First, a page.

Written from the perspective of a scholar and performer, Traditional Music and Irish Society investigates the relation of traditional music to Irish modernity. The opening chapter integrates a thorough survey of the early sources of Irish music with recent work on Irish social history in the eighteenth century to explore the question of the antiquity of the tradition and the class locations of its origins. Dowling argues in the second chapter that the formation of what is today called Irish traditional music occurred alongside the economic and political modernization of European society in the late eighteenth and early nineteenth centuries. Dowling goes on to illustrate the public discourse on music during the Irish revival in newspapers and journals from the 1880s to the First World War, also drawing on the works of Pierre Bourdieu and Jacques Lacan to place the field of music within the public sphere of nationalist politics and cultural revival in these decades. The situation of music and song in the Irish literary revival is then reflected and interpreted in the life and work of James Joyce, and Dowling includes treatment of Joyce’s short stories A Mother and The Dead and the 'Sirens' chapter of Ulysses. Dowling conducted field work with Northern Irish musicians during 2004 and 2005, and also reflects directly on his own experience performing and working with musicians and arts organizations in order to conclude with an assessment of the current state of traditional music and cultural negotiation in Northern Ireland in the second decade of the twenty-first century.
’… this is a skilful, sustained trawl through traditional music’s evolution’. The Irish Times ’This is a well-researched social and cultural history of the development of traditional music in Ireland. Dowling uses his multi-disciplinary scholarly background to show how non-musical factors influenced the development and establishment of the tradition. It is a clear-sighted work, contextually grounded and critical of inherited narratives, making it a valuable contribution to scholarship on traditional Irish music’. Spéis, ICTM Ireland ’… a wonderful set of timely, fresh and represented information of great value to musicians and of long lasting merit in Traditional music study. Dowling’s achievement in this has been to add an important volume of thinking to what he once commented on as ’the scanty shelf of books on Irish music available to its students’. … it should be ordered for every library in the country’. An Piobaire ’Dowling writes in an engaging and welcoming manner; readers will not be lost in the jargon-laden minutiae that characterize some works. Instead, he moves effectively from one issue to the next with transitions that make sense … His ability to communicate in this manner bodes well for the use of this book across disciplines and at different levels of readership: from the upper-level undergraduate to the professor or interested layperson, the language is both informative and sometimes surprising in the best ways. Traditional Music and Irish Society is of particular value for its interdisciplinary approach that connects music to history, literature, the diaspora, economics, class, politics, nation-building, dance, religion, education, and identity. … it grounds some of the common (and uncommon) knowledge about the music in such a strong framework that those of us who work in other fields will find this book to be an engaging and effective resource grounded in both contemporary interviews and original source materia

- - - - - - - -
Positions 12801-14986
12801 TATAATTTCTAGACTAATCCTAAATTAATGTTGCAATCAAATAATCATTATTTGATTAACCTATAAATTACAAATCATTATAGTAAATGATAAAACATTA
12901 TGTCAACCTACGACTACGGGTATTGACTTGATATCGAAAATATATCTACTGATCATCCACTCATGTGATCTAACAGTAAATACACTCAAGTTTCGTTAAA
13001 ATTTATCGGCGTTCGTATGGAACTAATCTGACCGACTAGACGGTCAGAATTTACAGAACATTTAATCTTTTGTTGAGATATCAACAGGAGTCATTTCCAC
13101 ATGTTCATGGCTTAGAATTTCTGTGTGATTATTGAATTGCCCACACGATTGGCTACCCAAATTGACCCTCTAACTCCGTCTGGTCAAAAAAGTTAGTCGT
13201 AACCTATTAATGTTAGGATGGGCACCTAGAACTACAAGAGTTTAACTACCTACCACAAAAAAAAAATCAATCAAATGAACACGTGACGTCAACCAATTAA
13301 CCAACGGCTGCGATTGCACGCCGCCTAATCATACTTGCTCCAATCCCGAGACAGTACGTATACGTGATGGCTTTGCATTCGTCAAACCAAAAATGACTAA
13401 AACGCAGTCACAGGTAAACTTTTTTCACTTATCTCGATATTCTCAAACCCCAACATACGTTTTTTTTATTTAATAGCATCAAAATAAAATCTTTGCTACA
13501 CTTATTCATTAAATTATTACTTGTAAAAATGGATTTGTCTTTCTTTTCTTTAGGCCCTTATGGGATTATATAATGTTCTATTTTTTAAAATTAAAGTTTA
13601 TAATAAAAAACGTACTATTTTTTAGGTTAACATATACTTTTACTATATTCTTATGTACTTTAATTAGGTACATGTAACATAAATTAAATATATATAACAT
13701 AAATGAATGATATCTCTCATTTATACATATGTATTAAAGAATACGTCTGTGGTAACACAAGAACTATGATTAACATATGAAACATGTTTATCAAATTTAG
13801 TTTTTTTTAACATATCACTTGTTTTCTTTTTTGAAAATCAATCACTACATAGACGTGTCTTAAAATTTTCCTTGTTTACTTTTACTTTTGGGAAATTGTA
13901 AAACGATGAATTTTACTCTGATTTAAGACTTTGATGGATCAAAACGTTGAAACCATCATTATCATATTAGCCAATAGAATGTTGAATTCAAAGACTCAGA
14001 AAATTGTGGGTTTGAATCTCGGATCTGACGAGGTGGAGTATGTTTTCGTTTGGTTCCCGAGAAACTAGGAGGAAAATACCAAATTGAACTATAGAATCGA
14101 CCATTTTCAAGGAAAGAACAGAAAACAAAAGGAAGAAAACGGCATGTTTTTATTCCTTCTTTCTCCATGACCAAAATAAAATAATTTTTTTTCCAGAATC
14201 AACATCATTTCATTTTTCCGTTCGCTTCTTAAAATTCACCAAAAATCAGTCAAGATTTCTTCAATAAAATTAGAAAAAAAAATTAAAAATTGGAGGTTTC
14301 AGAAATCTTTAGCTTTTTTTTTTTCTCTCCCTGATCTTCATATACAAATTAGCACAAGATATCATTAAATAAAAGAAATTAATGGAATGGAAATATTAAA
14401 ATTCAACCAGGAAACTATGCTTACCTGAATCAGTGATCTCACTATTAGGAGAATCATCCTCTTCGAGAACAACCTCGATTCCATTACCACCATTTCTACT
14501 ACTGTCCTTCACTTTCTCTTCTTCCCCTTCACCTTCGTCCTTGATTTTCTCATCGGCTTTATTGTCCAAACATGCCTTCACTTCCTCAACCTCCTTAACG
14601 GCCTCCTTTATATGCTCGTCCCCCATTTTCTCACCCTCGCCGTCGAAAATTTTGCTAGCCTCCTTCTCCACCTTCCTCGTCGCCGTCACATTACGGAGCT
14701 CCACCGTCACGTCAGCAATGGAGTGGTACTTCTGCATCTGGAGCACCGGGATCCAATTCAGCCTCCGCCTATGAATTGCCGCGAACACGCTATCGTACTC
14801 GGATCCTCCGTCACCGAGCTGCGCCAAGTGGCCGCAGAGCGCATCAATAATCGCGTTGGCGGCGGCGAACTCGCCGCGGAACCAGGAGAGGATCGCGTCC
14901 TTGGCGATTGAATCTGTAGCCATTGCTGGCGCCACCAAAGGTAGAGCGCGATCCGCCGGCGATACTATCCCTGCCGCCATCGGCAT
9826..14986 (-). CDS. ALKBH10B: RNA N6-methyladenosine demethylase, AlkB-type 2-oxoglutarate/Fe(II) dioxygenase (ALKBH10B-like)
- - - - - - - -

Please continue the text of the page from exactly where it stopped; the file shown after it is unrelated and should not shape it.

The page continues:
Popular musicology embraces the field of musicological study that engages with popular forms of music, especially music associated with commerce, entertainment and leisure activities. The Ashgate Popular and Folk Music Series aims to present the best research in this field. Authors are concerned with criticism and analysis of the music itself, as well as locating musical practices, values and meanings in cultural context. The focus of the series is on popular music of the twentieth and twenty-first centuries, with a remit to encompass the entirety of the world’s popular music.
Critical and analytical tools employed in the study of popular music are being continually developed and refined in the twenty-first century. Perspectives on the transcultural and intercultural uses of popular music have enriched understanding of social context, reception and subject position. Popular genres as distinct as reggae, township, bhangra, and flamenco are features of a shrinking, transnational world. The series recognizes and addresses the emergence of mixed genres and new global fusions, and utilizes a wide range of theoretical models drawn from anthropology, sociology, psychoanalysis, media studies, semiotics, postcolonial studies, feminism, gender studies and queer studies.